Digging deep into my my own history here, I left high school full of confidence that I would become an illustrator and spend my life drawing things for science!
I didn’t make the cut for art school. And went to science instead – there’s a long story about why I didn’t just leap straight into geography (I got a psychology/neuroscience degree instead), but that can wait.
Long story short, I’ve always enjoyed the art and craft of making stuff – a couple of my header images comes from a time when I had a lot of time to kick back and draw.
Something I’ve neglected.
Mid 2018, I spent 4 days solo wandering in the Swiss Alps – which was breathtaking, and rekindled a flame, resulting in a few mountain sketches. These were wonderful for me – interpreting the landscape, trying to represent the salient features, what stood out for me – was an incredible way to connect. More intimate than a photograph (of which there are many), forcing a real connection with what was around me.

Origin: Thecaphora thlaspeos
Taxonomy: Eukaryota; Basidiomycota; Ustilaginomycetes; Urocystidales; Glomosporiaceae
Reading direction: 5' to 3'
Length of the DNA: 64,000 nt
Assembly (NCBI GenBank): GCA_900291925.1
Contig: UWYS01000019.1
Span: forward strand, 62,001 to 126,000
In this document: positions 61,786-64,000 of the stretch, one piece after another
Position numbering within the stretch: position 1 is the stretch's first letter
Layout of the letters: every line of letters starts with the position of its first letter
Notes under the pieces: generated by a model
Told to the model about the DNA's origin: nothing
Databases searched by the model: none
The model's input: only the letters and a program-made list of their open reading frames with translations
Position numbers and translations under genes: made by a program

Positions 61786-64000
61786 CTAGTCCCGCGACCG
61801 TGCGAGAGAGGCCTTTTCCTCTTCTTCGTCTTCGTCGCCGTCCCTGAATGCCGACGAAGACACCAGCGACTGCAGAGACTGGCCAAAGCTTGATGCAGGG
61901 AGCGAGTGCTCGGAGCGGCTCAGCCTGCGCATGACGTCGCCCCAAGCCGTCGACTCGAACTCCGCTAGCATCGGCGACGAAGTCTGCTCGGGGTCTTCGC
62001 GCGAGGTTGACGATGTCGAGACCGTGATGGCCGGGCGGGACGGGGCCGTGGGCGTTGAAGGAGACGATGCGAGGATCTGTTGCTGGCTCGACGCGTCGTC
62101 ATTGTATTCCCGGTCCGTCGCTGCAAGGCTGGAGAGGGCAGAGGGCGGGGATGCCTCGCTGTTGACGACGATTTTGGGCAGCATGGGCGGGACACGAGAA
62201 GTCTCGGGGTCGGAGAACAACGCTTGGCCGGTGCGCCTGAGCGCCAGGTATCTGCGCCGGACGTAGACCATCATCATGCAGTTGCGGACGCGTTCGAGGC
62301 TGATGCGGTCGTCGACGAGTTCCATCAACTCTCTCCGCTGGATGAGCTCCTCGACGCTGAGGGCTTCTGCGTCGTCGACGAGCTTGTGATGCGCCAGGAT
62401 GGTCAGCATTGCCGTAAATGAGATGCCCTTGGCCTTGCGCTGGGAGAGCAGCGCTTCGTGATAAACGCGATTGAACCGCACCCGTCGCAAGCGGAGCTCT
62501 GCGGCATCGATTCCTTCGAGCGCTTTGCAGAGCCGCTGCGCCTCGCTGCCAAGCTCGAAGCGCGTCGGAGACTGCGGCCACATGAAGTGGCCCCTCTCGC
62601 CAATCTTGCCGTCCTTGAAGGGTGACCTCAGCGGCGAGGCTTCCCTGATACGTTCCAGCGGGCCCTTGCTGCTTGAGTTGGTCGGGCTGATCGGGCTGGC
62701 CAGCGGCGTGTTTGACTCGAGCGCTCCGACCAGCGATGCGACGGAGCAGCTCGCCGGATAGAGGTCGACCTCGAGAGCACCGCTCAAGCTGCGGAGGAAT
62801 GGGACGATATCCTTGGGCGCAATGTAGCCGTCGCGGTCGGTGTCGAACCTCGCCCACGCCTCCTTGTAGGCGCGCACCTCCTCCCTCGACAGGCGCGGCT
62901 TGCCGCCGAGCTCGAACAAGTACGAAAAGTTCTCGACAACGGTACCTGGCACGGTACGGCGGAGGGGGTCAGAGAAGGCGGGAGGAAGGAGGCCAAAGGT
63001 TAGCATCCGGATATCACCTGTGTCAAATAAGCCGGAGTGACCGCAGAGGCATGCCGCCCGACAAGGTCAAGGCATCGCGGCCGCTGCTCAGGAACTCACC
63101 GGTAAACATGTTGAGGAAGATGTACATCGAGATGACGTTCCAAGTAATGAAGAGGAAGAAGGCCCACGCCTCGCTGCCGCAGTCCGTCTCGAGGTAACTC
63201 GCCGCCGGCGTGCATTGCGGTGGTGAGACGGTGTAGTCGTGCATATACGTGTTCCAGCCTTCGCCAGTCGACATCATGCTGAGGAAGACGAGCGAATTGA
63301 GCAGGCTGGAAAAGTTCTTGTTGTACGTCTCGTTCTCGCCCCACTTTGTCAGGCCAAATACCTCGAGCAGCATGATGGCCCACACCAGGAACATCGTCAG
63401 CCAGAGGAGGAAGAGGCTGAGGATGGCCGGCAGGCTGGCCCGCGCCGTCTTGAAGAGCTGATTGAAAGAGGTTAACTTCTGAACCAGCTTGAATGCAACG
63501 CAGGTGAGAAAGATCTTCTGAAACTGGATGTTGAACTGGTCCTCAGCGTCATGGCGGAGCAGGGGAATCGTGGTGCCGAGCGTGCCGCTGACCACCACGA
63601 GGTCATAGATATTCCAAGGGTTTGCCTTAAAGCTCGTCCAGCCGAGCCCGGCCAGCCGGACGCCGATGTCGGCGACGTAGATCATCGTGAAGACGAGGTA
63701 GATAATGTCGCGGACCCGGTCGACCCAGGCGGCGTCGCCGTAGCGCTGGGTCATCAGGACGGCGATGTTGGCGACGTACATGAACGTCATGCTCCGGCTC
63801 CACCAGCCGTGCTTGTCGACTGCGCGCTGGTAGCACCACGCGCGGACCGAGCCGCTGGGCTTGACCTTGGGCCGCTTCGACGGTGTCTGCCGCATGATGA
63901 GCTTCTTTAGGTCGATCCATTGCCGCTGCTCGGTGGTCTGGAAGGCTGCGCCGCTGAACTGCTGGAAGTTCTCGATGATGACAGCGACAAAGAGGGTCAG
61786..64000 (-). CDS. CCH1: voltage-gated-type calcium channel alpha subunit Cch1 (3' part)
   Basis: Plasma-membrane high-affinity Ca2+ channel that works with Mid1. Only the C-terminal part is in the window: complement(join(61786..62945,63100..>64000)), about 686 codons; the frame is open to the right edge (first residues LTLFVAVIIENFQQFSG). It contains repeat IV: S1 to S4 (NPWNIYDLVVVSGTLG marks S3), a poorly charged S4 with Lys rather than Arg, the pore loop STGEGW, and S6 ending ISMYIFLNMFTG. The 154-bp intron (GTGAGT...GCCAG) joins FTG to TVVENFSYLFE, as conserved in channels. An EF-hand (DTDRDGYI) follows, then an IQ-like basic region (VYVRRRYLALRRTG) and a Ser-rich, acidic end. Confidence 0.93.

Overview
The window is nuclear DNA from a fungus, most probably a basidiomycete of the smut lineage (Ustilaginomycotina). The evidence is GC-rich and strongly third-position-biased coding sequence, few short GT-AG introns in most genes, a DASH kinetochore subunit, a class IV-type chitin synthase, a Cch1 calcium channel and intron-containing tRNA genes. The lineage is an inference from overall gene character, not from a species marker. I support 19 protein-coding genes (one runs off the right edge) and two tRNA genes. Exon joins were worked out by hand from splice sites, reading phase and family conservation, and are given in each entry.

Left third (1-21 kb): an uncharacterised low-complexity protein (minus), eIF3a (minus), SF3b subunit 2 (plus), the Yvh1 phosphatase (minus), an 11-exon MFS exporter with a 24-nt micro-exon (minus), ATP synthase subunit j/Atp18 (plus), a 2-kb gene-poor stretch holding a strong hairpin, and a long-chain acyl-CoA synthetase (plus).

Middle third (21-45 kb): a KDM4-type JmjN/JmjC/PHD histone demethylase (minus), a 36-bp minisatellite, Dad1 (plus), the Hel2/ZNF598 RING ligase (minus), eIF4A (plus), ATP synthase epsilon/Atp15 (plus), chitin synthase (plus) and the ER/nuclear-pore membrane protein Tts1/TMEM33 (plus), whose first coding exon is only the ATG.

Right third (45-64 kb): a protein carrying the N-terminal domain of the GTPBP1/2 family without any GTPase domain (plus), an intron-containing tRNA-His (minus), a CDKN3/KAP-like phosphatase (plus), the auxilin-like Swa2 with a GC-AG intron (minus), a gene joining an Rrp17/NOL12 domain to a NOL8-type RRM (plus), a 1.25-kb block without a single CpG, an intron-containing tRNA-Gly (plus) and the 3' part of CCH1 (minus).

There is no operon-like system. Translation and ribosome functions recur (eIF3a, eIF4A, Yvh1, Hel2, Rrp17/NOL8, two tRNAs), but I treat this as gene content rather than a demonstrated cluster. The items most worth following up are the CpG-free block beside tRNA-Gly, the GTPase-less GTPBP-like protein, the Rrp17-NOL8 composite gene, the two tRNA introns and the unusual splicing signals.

Coupled with that, is a new resolve to move thoughtfully, take breaks, do more of the things that make me tick, step away from the machines! So I’ve taken up the pencil more regularly, starting with some shading exercises (oh man, I remember these… sooo many light and shadow exercises in my past)
…and more recently, venturing into more cartocrafting with … cardboard! Creating Tanaka contours of a mythical island, and reconstructing a mountain with vertical slices, making this post’s feature image so far.
I’ve been inspired by the work of Petrichor Geoviz; and being a ski bunny, James Neihues. Also, everyone here: https://www.climbing.com/people/8-climbing-artists-you-should-know/. There are so many amazing people making fantastic maps and art!
So, in 2019 – as well as showing how we can crack massive point cloud problems and creating digital maps of the processes behind it all, I’ll be stepping away to create manual maps and balance rocks as often as I can. See you out there, sketchbook in hand…